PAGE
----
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ACOT Living Kidney Donor

Living Donors, Paired Kidney Donation, & Funding, Part III

See Parts I and II to keep up with the conversation….

 

Segev and the Kidney Paired Donation Workgroup detailed all the aforementioned supposed ‘extra’ expenses to KPD to set the foundation for their big request: money. And not just any money, but a ‘fee’ paid by the federal government, Medicare and Medicaid, and private insurance companies (which really means us, the consumer). They envision another contractor like OPTN or SRTR, only this one will administer a national kidney paired donation program.

The reason Segev and company need to ask for the above is because when NOTA 1984 established OPTN, a taxpayer (and private insurance company) funded organization, it was to manage a national DECEASED DONOR transplant system. Not living donation. And not living paired donation (such a thing didn’t exist then). At the time, the various facets of the federal government believed that if deceased donation was maximized (which hasn’t happened), the need for donor organs would be met. But they also knew it would be squicky for the government to financially support a transplant system that involved taking major organs from healthy, living people. Especially when we had no idea how taking a kidney from someone affects their health in the long-term.

So proposing that the living, breathing people involved in kidney paired donation be treated like cadaver donors is a bit – well – unsettling. To be sure, a couple of voices in the room (on the phone?) were squawking that such a thing was ‘allocation’ and well within the bounds of OPTN’s purpose, but nowhere in NOTA or any other piece of transplant legislation does allocation refer to living donors. Even though OPTN has decided that they can and will allocate non-directed donors, that doesn’t mean such a practice couldn’t be legally challenged. It just never has.

But I was bothered by the kidney paired donation workgroup’s recommendation that the public support a national KPD program for another reason.

Currently, living kidney donors comprise approximately 6000 transplants every year in the US. This means that since 1988, nearly 117,000 people have compromised themselves to help a person with end-stage renal disease*. During all that time, the federal government (aka the public) has funded a 10-year registry for transplant recipients, to track their health and well-being. But it wasn’t until 1994 that anyone collected any identifying information on living donors at all. And i it wasn’t until 2000 that the Secretary of Health mandated that transplant centers report one-year of follow-up on all their living donors.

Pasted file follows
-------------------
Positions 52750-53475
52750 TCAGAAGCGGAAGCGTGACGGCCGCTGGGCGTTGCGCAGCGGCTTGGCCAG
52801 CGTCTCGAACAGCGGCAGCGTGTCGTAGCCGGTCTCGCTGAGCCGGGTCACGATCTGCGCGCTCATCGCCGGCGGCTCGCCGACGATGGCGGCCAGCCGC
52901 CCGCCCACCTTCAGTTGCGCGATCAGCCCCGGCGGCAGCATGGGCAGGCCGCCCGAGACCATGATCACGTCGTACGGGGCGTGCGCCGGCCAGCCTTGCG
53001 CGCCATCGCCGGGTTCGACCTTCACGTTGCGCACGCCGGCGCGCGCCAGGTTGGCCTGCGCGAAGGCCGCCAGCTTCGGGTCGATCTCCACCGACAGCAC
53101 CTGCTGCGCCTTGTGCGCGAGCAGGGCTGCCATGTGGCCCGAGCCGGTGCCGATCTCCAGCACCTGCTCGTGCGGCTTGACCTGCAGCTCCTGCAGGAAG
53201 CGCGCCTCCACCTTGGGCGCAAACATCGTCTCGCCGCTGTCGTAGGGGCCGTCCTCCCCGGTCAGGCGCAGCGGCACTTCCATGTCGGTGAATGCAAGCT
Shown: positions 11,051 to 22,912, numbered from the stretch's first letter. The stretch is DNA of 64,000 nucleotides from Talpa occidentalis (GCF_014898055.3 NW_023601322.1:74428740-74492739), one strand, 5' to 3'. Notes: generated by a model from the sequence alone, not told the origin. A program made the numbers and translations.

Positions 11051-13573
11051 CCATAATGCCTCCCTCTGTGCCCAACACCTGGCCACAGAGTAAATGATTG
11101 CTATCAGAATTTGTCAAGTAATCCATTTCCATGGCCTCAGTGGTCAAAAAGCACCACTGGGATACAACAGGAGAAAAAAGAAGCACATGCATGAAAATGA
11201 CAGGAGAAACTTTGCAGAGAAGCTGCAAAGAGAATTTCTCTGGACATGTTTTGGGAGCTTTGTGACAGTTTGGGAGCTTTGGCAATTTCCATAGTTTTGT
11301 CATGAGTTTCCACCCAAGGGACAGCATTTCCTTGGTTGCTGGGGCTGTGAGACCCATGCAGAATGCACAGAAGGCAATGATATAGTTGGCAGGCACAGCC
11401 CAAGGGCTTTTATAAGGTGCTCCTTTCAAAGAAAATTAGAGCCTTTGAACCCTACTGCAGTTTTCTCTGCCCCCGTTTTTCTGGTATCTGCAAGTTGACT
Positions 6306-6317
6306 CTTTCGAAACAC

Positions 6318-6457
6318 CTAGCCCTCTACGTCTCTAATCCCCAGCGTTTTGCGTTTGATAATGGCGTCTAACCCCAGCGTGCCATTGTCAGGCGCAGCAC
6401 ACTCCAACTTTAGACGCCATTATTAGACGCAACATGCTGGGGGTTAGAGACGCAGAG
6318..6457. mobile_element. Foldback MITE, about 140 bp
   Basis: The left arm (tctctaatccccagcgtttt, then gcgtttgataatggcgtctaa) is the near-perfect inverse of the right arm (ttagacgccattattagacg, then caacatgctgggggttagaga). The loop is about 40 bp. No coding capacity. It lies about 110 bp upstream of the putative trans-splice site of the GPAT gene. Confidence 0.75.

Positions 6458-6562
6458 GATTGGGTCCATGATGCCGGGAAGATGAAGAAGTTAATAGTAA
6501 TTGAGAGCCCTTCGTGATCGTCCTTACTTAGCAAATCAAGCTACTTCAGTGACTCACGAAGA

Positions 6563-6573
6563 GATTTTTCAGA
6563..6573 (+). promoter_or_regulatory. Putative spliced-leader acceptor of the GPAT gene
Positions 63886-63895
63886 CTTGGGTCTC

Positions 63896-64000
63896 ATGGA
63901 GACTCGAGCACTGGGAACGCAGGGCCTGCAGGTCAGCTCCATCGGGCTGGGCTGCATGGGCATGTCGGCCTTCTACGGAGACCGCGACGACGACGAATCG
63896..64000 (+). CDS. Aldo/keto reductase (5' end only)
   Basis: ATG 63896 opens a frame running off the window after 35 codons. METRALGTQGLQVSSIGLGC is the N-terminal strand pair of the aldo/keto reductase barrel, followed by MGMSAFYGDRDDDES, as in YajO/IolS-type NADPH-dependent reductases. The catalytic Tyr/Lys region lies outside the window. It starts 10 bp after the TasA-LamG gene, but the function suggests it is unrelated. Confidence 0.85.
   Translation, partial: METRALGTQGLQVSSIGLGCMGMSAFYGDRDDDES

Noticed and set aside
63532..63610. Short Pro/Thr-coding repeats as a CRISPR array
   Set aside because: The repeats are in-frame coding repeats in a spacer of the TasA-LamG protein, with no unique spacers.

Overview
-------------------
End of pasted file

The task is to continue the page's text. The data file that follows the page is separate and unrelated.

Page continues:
A transplant center was only required to report a living donor’s status to receive credit from OPTN, but a presentation at the summer 2012 ACOT meeting revealed that 35% of kidney donors were still marked ‘lost’. One year post-donation, U.S. transplant centers had no idea if more than one-third of their kidney donors were alive or dead.

The transplant industry’s collective excuse for this non-compliance and negligence was that it was an ‘unfunded mandate’. They simply had no money, they insisted, to make sure that living donors, the people who provided the treatment for their end-stage renal disease patients and made their surgeons and facilities a tidy profit meanwhile, were cared for properly.

Yet not once in those 12 years did a single transplant center or physician suggest that public money be used to ensure transplant centers’ compliance with the mandate. No one has ever suggested that the same infrastructure used to track and collect data on transplant recipients be applied toward living organ donors. By all appearances, locating funding for a living donor registry has never, ever been a consideration.